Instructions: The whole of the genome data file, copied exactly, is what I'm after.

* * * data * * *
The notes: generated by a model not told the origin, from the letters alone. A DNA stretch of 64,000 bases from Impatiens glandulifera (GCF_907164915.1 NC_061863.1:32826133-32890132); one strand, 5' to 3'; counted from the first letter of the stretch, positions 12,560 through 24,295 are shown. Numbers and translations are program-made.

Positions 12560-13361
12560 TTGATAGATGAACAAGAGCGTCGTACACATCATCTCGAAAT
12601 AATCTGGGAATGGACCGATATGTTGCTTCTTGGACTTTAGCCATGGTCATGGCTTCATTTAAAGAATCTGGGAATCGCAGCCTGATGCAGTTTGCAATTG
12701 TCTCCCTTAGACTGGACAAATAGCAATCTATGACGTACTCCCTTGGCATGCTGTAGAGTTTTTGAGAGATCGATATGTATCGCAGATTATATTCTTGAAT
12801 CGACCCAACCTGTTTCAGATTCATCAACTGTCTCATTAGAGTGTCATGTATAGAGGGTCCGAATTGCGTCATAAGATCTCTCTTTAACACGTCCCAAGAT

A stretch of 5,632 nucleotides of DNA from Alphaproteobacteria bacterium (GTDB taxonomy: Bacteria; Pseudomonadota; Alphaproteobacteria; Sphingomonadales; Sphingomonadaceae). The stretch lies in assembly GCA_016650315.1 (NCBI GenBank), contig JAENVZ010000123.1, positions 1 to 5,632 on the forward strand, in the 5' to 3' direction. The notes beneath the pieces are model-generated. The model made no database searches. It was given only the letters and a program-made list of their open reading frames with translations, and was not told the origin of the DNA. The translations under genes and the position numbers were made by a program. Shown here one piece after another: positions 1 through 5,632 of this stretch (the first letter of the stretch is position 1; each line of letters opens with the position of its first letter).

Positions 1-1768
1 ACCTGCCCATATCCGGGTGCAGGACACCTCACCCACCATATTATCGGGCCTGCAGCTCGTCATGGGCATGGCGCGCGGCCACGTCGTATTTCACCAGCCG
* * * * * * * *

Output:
The notes: generated by a model not told the origin, from the letters alone. A DNA stretch of 64,000 bases from Impatiens glandulifera (GCF_907164915.1 NC_061863.1:32826133-32890132); one strand, 5' to 3'; counted from the first letter of the stretch, positions 12,560 through 24,295 are shown. Numbers and translations are program-made.

Positions 12560-13361
12560 TTGATAGATGAACAAGAGCGTCGTACACATCATCTCGAAAT
12601 AATCTGGGAATGGACCGATATGTTGCTTCTTGGACTTTAGCCATGGTCATGGCTTCATTTAAAGAATCTGGGAATCGCAGCCTGATGCAGTTTGCAATTG
12701 TCTCCCTTAGACTGGACAAATAGCAATCTATGACGTACTCCCTTGGCATGCTGTAGAGTTTTTGAGAGATCGATATGTATCGCAGATTATATTCTTGAAT
12801 CGACCCAACCTGTTTCAGATTCATCAACTGTCTCATTAGAGTGTCATGTATAGAGGGTCCGAATTGCGTCATAAGATCTCTCTTTAACACGTCCCAAGAT

A stretch of 5,632 nucleotides of DNA from Alphaproteobacteria bacterium (GTDB taxonomy: Bacteria; Pseudomonadota; Alphaproteobacteria; Sphingomonadales; Sphingomonadaceae). The stretch lies in assembly GCA_016650315.1 (NCBI GenBank), contig JAENVZ010000123.1, positions 1 to 5,632 on the forward strand, in the 5' to 3' direction. The notes beneath the pieces are model-generated. The model made no database searches. It was given only the letters and a program-made list of their open reading frames with translations, and was not told the origin of the DNA. The translations under genes and the position numbers were made by a program. Shown here one piece after another: positions 1 through 5,632 of this stretch (the first letter of the stretch is position 1; each line of letters opens with the position of its first letter).

Positions 1-1768
1 ACCTGCCCATATCCGGGTGCAGGACACCTCACCCACCATATTATCGGGCCTGCAGCTCGTCATGGGCATGGCGCGCGGCCACGTCGTATTTCACCAGCCG